To venable (verb): To randomly muse upon this and that.

Archive for the ‘Suffering’ Category

We Know Where You Are?

Yesterday was a fine spring day in Feltham. Accordingly,given the clemency of the weather, we went for a walk in the late afternoon to the nearby disused running track. Later in the evening I saw a message on my phone saying: “How was Feltham Running Track?” Presumably, I had had my phone in my coat pocket and my location had been logged.

This all just alerted me to the fact that technology has made it so easy for us all to be traced. Similar experiences occur after a search has been made online to purchase a certain product. From this ensues the popping up on my screen, of all kinds of adverts for the product I had been searching for.

Now I do not want to get overly paranoid about these happenings, but it does provoke me to muse upon the amount of surveillance there is around. Through my online activity, use of mobile phone, bank/credit card use and car use so much data is available to the authorities about me, my movements, my interests and my activities.

Two thoughts arise:

  • I should be careful of my behaviour. Of course that should always be the case given that we are being watched by our all-seeing and all-knowing God. But, what of our living out of His grace in our lives? We should make sure that nothing could be recorded, with or without the knowledge of ourselves which would mar our testimony for the Lord.
  • With all this information available should the authorities turn hostile towards us as Christians (or for any other group for that matter), they could soon trace us and our activities and connections. Such leads on to some natural fear about what may be ahead. But we should be simultaneously reminded of how God knows all and watches over His people for their good.

 

Labouring Unto Joy.

Why are we expending mental and emotional energy as we lovingly engage ourselves in the lives of others with all tehir intricate and perplexing problems? More generally why are we going through difficulties in the service of Christ? It is easy to default to the thinking that we are called to suffering and that is how it is and we have to get on with it. But such an attitude can soon lead to the “martyr complex” which means that we glory in how much we are suffering.

Paul would not let us have this focus. His focus was on joy. So we see in 2 Corinthians 2:1-4 a little taste of Paul’s attitude to ministry. He is wanting the Corinthians to deal with the sin in their midst (see 1 Cor. 5:1-5). The fact that there is this sin in the church is causing him great distress. So we read in v4 For I wrote to you out of great distress and anguish of heart and with many tears, not to grieve you but to let you know the depth of my love for you. And he only inflicts pain on the Corinthians because he wants the matter dealt with and so they can share joy. So we read of gladness (v2) and joy (v3).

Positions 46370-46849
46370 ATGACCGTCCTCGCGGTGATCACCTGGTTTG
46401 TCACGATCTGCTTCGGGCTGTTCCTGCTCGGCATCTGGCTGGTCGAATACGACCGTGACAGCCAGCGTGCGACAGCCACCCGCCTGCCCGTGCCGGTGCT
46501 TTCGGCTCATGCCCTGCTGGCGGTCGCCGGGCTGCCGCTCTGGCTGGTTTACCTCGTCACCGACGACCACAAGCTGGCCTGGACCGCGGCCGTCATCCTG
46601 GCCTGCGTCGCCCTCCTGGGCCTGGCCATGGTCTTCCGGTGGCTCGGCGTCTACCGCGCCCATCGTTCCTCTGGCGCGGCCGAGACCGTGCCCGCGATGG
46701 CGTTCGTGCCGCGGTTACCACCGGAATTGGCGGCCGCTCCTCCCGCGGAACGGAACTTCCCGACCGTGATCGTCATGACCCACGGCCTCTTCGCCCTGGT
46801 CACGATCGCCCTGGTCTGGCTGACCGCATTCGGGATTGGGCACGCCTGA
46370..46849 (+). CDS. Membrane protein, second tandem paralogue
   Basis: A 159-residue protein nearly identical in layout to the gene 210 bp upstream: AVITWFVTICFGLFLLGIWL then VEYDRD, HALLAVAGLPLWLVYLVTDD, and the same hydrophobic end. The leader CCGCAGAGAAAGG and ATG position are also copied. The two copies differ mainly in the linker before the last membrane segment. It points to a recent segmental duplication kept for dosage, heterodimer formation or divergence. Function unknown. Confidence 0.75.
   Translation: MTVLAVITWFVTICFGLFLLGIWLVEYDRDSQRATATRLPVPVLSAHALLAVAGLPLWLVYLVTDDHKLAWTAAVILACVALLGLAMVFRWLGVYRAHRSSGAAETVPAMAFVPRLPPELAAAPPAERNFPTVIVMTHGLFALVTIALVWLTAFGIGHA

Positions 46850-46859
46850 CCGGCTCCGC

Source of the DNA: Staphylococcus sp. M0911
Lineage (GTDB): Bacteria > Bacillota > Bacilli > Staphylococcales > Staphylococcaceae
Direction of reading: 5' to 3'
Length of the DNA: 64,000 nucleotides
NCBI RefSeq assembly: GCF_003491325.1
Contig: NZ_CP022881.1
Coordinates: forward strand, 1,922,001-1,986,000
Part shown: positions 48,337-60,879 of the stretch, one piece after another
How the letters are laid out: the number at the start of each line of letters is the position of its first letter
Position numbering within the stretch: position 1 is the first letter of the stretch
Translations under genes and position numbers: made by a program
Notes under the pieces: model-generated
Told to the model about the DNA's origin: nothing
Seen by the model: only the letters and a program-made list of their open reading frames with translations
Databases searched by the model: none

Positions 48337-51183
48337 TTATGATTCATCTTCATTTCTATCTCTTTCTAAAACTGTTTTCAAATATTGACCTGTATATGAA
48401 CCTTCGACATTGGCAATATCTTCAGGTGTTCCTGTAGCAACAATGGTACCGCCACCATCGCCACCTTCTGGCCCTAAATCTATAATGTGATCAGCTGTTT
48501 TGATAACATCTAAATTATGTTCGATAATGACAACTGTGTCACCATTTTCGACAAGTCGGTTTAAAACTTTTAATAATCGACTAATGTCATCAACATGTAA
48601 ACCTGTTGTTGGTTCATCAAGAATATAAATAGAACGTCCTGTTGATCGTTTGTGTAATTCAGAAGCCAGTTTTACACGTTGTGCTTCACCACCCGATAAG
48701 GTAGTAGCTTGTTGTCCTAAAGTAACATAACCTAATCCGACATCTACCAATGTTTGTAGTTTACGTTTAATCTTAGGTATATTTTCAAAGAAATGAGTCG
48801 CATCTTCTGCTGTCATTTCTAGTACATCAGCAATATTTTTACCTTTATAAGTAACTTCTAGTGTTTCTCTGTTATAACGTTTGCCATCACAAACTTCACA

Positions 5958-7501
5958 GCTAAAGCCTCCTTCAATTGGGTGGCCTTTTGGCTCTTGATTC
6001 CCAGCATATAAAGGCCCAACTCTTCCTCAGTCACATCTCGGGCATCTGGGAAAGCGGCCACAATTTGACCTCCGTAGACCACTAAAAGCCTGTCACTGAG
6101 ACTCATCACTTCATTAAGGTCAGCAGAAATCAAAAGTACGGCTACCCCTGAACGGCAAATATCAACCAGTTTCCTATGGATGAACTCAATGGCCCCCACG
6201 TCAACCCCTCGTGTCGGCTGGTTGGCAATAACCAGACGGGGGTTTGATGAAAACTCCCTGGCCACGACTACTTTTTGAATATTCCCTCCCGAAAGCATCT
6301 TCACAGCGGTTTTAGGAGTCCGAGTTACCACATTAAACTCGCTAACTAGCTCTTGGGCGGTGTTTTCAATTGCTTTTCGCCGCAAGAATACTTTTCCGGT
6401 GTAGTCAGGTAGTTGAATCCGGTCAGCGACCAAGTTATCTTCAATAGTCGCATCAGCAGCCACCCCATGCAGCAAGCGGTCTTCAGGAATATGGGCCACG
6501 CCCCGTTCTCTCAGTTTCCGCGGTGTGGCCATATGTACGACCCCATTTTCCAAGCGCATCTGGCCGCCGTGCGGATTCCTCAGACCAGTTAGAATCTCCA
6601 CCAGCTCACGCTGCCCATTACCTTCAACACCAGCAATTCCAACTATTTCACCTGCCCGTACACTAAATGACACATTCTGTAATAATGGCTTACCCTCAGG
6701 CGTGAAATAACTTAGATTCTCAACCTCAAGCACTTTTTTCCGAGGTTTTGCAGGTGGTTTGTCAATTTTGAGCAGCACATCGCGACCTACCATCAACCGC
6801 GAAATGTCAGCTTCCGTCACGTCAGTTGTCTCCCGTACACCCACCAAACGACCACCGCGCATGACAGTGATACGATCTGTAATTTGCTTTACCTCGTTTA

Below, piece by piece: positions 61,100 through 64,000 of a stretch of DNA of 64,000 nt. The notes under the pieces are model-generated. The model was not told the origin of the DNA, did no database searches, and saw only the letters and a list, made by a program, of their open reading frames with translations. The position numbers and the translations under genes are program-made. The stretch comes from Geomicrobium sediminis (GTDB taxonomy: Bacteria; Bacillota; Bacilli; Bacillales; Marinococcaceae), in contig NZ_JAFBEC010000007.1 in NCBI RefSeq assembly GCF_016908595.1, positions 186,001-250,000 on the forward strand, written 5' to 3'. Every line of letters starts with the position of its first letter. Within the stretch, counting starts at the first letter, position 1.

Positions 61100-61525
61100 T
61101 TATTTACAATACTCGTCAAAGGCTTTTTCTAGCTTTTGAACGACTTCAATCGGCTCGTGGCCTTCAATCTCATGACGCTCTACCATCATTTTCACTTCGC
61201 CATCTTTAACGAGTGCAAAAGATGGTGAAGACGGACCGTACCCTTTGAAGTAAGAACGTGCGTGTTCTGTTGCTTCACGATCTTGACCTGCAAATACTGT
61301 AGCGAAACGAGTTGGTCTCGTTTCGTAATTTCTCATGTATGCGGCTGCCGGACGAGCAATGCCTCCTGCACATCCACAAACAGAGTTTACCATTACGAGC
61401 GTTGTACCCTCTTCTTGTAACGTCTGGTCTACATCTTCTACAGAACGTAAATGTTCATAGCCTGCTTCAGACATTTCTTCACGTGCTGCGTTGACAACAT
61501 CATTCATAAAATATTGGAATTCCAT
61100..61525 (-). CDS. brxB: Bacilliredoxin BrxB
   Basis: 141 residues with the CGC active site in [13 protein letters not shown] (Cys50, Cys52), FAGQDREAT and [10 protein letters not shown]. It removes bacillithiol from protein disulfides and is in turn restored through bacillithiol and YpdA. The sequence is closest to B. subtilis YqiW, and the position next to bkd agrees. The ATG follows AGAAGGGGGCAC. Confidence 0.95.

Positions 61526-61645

Paul’s goal is joy. He wants sin dealt with in the church because there can never be joy when sin is around. And he will get distressed and seek to distress others so that sin is dealt with. But his goal is not the distress and the suffering. Rather, joy is his settled purpose.

Are we similarly set on this goal of labouring for joy? In all this we remember the ministry of our Saviour who went through the ultimate sin dealing with suffering so as to enter into the ultimate joy. Let us ponder upon the immense implications of how our Saviour Fixing our eyes on the joy that was set before him he endured the cross, scorning its shame, and sat down at the right hand of the throne of God (Hebrews 12:2).

Oh Lord please save me form a martyr complex and fix my being on labouring for joy and gladness.

Suffering.

Paul writes to the Philippians and speaks to them about believing and suffering. He says For it has been granted to you on behalf of Christ not only to believe in Him, but also to suffer for him, (Phil 1:29)How do we respond to that scripture? We might say that believing is wonderful, but we’re not so sure about the suffering? We are so happy that the Lord grants us to believe, but are not so comfortable with being granted to suffer.

As we come to ponder upon this we note that it is not suffering because of being awkward or odd. Rather it is suffering for His sake. So when we take a stand for the gospel, and when we seek to honour Jesus Christ, then we can expect suffering.

Moreover, there is an inherent connection between exercising faith and suffering. We suffer because by faith we have entered another world. That heavenly world has different values. Accordingly this world does not like us standing in Christ (and with Christ) and so we suffer. We are in this present evil age, which is under the sway of the evil one, and this world is set against the beautiful ways of Jesus Christ. So as we affiliate with Jesus Christ by faith, we can expect the onslaughts of the evil realm. Faith brings suffering.